The opinion of the court was delivered by: McVerry, J.
MEMORANDUM OPINION AND ORDER OF COURT
Presently before the Court for disposition are the MOTIONS TO DISMISS FOR FAILURE TO JOIN PARTIES SHARON VERNICK, JUPITER CORPORATION AND KEYPOINT GOVERNMENT SOLUTIONS, INC., AS ADDITIONAL DEFENDANTS PURSUANT TO FEDERAL RULES OF CIVIL PROCEDURE 12(b)(7) AND 19(a)(1)(A), with briefs in support, filed by Defendants Susan Callihan and Sarah LeaAnn Baucom (Documents Nos. 84, 85, 86, and 87),*fn1 PLAINTIFF'S RESPONSE IN OPPOSITION TO DEFENDANTS' MOTION TO DISMISS FOR FAILURE TO JOIN PARTIES (Document No. 96), and the REPLY BRIEF IN SUPPORT OF DEFENDANT SUSAN CALLIHAN'S MOTION TO STRIKE FOR FAILURE TO JOIN PARTIES (Document No. 98).
The issues have been fully briefed and are ripe for disposition. For the reasons that follow, the Motions to Dismiss for Failure to Join Parties will be denied.
A party may move to dismiss a case for failure to join a party under Rule 19. See Fed.R.Civ.P. 12(b)(7). In reviewing a Rule 12(b)(7) motion to dismiss, the court must accept all factual allegations in the complaint as true and draw all reasonable inferences in favor of the non-moving party. Pittsburgh Logistics Sys., Inc. v. C.R. England, Inc., 669 F. Supp.2d 613, 618 (W.D. Pa. 2009). A court making a Rule 19 determination may consider evidence outside the pleadings. Id. The moving party bears the burden of showing that a nonparty is both necessary and indispensable. Id.
Federal Rule of Civil Procedure 19(a) provides in pertinent part, as follows:
A person who is subject to service of process and whose joinder will not deprive the court of subject-matter jurisdiction must be joined as a party if:
(A) in that person's absence, the court cannot accord complete relief among existing parties.
To decide whether joinder of a party is required, a court must first decide whether that party is a necessary party. Janney Montgomery Scott, Inc. v. Sheppard Niles, Inc., 11 F.3d 399, 404 (3d Cir. 1993); see also Gen. Refractories Co. v. First State Ins. Co., 500 F.3d 306, 312 (3d Cir. 2007) ("we must first determine whether the absent insurers should be joined as 'necessary' parties under Rule 19(a)"). If the party should be joined but joinder is not feasible because it would destroy subject matter jurisdiction, the court must then decide whether the absent party is indispensable. Janney Montgomery Scott, 11 F.3d at 404. If the absent party is indispensable, the litigation cannot proceed. Id. If however, the absent party is not necessary under Rule 19(a), the court need not reach the question of whether the absent party is indispensable. Id.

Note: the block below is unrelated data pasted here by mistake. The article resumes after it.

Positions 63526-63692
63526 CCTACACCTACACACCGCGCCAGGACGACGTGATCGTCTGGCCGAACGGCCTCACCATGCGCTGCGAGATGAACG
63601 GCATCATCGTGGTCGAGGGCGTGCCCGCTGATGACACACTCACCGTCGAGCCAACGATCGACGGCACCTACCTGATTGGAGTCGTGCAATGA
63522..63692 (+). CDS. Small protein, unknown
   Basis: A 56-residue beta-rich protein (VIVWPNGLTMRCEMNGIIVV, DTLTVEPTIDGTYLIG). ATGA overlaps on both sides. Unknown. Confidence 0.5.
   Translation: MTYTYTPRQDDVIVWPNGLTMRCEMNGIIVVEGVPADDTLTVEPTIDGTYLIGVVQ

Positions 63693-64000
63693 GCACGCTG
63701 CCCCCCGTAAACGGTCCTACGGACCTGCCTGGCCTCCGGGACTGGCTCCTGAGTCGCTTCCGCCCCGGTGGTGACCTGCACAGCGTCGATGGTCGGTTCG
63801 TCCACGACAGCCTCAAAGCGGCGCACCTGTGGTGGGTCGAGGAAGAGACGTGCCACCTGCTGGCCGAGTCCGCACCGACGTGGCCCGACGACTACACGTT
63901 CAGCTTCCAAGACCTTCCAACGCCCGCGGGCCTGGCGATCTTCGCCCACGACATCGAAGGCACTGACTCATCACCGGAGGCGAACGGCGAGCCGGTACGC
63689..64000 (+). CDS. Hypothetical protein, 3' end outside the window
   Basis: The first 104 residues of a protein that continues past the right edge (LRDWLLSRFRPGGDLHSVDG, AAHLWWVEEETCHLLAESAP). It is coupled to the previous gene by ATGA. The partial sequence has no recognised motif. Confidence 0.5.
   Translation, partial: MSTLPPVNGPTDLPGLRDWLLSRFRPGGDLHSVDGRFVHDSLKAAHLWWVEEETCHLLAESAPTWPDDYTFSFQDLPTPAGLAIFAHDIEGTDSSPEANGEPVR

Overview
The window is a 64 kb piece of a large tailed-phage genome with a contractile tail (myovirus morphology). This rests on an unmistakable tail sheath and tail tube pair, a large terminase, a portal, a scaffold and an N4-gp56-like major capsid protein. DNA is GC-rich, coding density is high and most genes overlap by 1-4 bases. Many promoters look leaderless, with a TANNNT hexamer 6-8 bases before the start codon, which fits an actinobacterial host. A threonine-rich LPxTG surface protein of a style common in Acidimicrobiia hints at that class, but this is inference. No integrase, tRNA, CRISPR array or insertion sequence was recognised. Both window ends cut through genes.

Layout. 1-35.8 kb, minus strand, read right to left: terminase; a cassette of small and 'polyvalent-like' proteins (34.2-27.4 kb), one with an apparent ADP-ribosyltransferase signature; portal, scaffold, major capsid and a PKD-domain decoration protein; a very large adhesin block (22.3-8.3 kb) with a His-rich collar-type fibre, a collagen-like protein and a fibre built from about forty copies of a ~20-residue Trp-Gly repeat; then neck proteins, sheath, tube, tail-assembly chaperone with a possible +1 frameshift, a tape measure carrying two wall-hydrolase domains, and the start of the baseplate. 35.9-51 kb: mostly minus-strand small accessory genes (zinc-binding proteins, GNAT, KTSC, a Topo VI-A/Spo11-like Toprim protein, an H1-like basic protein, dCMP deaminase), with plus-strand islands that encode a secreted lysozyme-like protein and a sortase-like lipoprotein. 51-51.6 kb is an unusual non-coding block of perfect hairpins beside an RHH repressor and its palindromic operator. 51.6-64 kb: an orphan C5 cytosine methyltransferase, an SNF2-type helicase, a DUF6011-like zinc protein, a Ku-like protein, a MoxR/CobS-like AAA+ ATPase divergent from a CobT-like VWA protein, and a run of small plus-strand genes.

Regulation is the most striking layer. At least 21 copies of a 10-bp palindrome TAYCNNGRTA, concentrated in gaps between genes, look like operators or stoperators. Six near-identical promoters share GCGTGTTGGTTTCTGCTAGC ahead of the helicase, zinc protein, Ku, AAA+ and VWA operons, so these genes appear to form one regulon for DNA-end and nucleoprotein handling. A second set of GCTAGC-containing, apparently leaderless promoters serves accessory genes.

Defendants contend that Jupiter Corporation ("Jupiter"), KeyPoint Government Solutions, Inc. ("KeyPoint"), and former USIS employee Sharon Vernick ("Vernick") are "supposed main participants in this alleged misuse of proprietary and confidential information" and "[c]omplete relief cannot be granted absent Vernick, Jupiter and KeyPoint . . . ." Callihan Br. at ¶¶ 10 and 19(f).
The Court finds Defendants' arguments to be without merit for three reasons. First, as Plaintiff aptly points out, the claims against Callihan and Baucom are based principally on their alleged breaches of fiduciary and confidentiality obligations to USIS which are set forth in their respective employment agreements with USIS. Neither Vernick, Jupiter, nor KeyPoint are parties to those agreements, and thus, are not necessary, let alone indispensable, to the resolution of the claims of USIS against Callihan and Baucom.
Next, Defendants appear to argue that because Vernick, Jupiter and/or KeyPoint may have engaged in similar misdeeds and/or bad conduct these non-parties are necessary and indispensable to this litigation. The United States Court of Appeals for the Third Circuit rejected a similar argument in Janney Montgomery Scott, Inc., where it held that joint tortfeasors are not necessary parties. Janney Montgomery Scott, Inc., 11 F.3d at 409 (quoting Pujol v. Shearson/American Express, Inc., 877 F.3d 132, 136 (1st Cir. 1989), "The mere fact [that] Party A, in a suit against ...